News

South Pas Still Using Controversial Herbicide

City Acknowledges ‘Limited’ Spraying of ‘Roundup’
Google+ Pinterest LinkedIn Tumblr
Mayor Marina Khubesrian (left) says the city will further explore its use of “Roundup.” Supervisor Kathryn Barger has called for a ban in the county pending more review. File Photos

In 2017, Burbank school officials announced they would no longer use the controversial herbicide “Roundup,” noting widespread fears it was linked to cancer. The Burbank City Council followed that move by ending use of the product in city parks and public-gathering areas for one year.

South Pasadena, however, still uses the herbicide “on a limited scale” the Review has learned.

“The city primarily uses Roundup (glyphosates based herbicide) brand on a limited scale for weed control maintenance at medians, planters and hardscape cracks in compliance with L.A. County Agricultural Commission (LACAC) guidelines,’’ Shahid Abbas, the city’s parks and public works director, said in an email statement, in response to a Review inquiry.

“Furthermore, to avoid over sprays and scatter, the city uses a qualified licensed applicator for application of this product.

“The city also continues to explore other possible alternatives to glyphosates based products, and method of weed controls.”

Asked specifically about whether the herbicide is used in any capacity in city parks, Lucy Demirjian, assistant to the city manager, said, “Roundup is not applied to the turf.”

In an interview with the Review, Mayor Marina Khubesrian noted the council looked at the issue a few years ago and instructed staff to look at the city’s use of it and possible alternatives.

She noted that the school district uses Roundup in “very, very limited places to kill weeds where otherwise the cost of doing that would be a lot more or we would have to get another chemical pesticide that they would have to use a lot more of to get the same effect as Roundup.”

A broad scientific analysis of glyphosate by five U.S. scientists released in February found that people with high exposures to the herbicide have a 41 percent increased risk of developing a type of cancer called non-Hodgkin’s lymphoma.

Khubesrian called the findings of the study “significant,” and said the city was again looking into its use.

In response to the study, Los Angeles County issued a moratorium in March on the application of Roundup, noting a need for more research into potential environmental and health effects. L.A. County Supervisor Kathryn Barger recommended the ban, as reported by KNBC-TV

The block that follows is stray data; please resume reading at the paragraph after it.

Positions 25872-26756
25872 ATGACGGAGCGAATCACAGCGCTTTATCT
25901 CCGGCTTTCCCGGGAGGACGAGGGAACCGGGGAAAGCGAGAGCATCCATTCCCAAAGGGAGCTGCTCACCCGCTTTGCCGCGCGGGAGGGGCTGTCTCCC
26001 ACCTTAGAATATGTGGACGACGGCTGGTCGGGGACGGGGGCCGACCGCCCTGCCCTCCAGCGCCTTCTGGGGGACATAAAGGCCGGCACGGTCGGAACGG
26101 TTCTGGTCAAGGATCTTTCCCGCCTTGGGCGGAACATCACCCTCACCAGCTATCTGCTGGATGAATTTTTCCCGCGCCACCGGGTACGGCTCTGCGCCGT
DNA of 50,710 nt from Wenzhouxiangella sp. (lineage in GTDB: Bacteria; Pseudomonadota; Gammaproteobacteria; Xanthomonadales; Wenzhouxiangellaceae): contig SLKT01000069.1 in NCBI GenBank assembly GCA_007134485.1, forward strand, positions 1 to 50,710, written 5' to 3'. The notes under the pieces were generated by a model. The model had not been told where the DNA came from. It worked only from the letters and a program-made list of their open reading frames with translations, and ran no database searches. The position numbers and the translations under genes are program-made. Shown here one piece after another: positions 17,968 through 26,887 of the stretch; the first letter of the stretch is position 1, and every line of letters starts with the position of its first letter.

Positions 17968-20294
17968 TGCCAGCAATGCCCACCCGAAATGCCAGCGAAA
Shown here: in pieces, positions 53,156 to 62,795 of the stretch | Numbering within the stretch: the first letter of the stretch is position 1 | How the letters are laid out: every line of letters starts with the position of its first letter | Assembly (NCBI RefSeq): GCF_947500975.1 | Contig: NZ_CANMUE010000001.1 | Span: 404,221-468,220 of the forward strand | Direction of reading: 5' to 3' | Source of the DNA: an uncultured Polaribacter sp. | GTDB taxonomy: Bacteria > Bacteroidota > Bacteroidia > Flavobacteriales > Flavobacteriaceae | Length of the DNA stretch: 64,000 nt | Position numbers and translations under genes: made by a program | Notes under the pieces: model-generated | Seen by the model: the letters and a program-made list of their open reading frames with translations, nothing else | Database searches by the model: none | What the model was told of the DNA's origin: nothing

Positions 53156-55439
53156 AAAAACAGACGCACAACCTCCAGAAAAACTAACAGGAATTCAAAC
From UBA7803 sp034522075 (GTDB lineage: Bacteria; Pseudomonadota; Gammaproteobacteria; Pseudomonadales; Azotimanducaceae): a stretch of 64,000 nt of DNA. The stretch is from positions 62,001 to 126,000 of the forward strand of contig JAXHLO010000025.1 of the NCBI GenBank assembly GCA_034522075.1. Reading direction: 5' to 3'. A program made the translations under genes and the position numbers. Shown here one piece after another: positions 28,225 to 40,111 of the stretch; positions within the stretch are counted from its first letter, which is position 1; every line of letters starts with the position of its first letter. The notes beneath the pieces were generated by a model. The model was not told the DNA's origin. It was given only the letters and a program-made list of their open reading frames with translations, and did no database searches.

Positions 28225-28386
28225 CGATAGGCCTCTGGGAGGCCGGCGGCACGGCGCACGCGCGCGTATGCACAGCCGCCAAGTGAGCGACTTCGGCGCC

“I am asking county departments to stop the use of this herbicide until public health and environmental professionals can determine if it’s safe for further use in L.A. County and explore alternative methods for vegetation management,” Barger said.

Khubesrian also noted that the National Resources Environmental (NRE) Commission is looking into proprieties regarding glyphosate — including a total ban, and that the city will be looking into the considerations more thoroughly in the next few months.

“That’s kind of the debate now that as a city, do we want to move forward with a complete glyphosate ban or do we want to consider that there might be some locations where people aren’t exposed to certain areas like medians, where there’s not direct exposure to humans, whether that is an area that might make sense?” Khubesrian said.

In August 2018, a California civil-court jury found that Roundup was responsible for a San Francisco-area school groundskeeper’s terminal cancer, as reported by Pasadena Weekly. While working at a school district near San Francisco, Dewayne Johnson was spraying the herbicide 20 to 30 times a year, the report said.

A judge in 2017 had ruled that the herbicide glyphosate could be classified as a cancer risk under the state’s Proposition 65 list of known carcinogens, as reported by the Burbank Leader.

That same year, Burbank Unified School District officials announced they would no longer use Roundup, and the council did similarly.

The herbicide was originally produced by Monsanto, which was acquired by Bayer in 2018.

Previously, Burbank school officials had used Roundup on weeds along asphalt cracks, fence lines and shrubs, according to Rick Nolette, chief facilities and information technology officer for Burbank Unified. In 2017, school officials started to consider other options, Nolette said, and began using an organic weed killer called Avenger.

During a Burbank City Council meeting in March 2017, numerous Burbank residents and parents shared concerns on the city’s usage of Roundup.

“I personally feel that it would be reckless to continue using Roundup when there are now so many viable, cost-effective, organic alternatives that don’t carry the same public-health concerns,” resident Leigh Ann Kato told the council during public comment.

“It is true that not all Proposition 65 chemicals carry such great risk, but I would ask you to keep in mind, in this instance, children, adults and pets do not have a choice about their exposure to this toxin. That should never be the case in a cancer-causing agent.”

Skye Hannah, Senior Reporter

Skye Hannah is a senior reporter for the South Pasadena Review and the San Marino Tribune, covering education, government, sports, features and civic issues. Skye previously served as an award-winning senior staff photojournalist and staff writer for five years for the Rome News-Tribune in Rome, Georgia. You can contact Skye with news tips and feedback at shannah@gavilanmedia.com / Twitter @SkyeHannahCA

Comments are closed.